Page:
Diabetes mellitus (“sweet urine”) results from excessive sugar in the blood, specifically glucose, which passes into the kidney tubules and is insufficiently reabsorbed into the blood. This high urine glucose concentration draws extra water along with it into the bladder, causing it to fill more rapidly. The two types of diabetes mellitus are Type I (or juvenile-onset) diabetes, and Type II (or maturity-onset) diabetes.

Type I diabetes is caused by loss or destruction of insulin-secreting cells (beta cells) of the endocrine pancreas. The reasons for loss of these cells are not clear, but it usually occurs in childhood. This condition may result from viral infection followed by an auto-immune reaction. There may be a genetic component to the susceptibility to this type of diabetes. Type I diabetes is less common than Type II diabetes. Insulin is the key hormone that promotes uptake of sugar into muscle and fat, and many other tissues, although the brain can use glucose without insulin. If insulin is not produced by the endocrine pancreas (islet cells), then blood glucose is not taken up into most tissues, and blood sugar levels rise.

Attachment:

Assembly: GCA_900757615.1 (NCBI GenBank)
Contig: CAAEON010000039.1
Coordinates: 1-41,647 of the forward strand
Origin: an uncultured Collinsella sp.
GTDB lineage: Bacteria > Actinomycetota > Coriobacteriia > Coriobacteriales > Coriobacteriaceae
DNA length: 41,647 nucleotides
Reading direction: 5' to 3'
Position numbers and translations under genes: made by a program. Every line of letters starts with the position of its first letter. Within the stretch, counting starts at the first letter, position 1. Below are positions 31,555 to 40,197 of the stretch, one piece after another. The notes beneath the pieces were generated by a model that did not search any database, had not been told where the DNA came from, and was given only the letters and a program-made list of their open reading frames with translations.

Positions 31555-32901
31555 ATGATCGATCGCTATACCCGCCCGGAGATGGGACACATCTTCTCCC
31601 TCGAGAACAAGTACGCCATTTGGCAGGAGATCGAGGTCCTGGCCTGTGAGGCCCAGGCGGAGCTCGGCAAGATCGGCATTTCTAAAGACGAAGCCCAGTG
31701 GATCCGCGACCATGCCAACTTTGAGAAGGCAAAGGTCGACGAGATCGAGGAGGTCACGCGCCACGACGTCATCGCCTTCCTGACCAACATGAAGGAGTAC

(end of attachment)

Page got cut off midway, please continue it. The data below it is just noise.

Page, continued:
Type II diabetes is usually a result of decreased insulin receptors on cell surface membranes. A receptor is a molecule that binds to a hormone (or to some other communication molecule) and that brokers its effects on a target. Type II diabetes normally occurs in older, overweight individuals, but with the onset of the obesity epidemic in America, even younger children are suffering from this form of diabetes. Again, causes of the disease are not entirely clear, but there is definitely a genetic component involved, which is made worse by obesity and stress.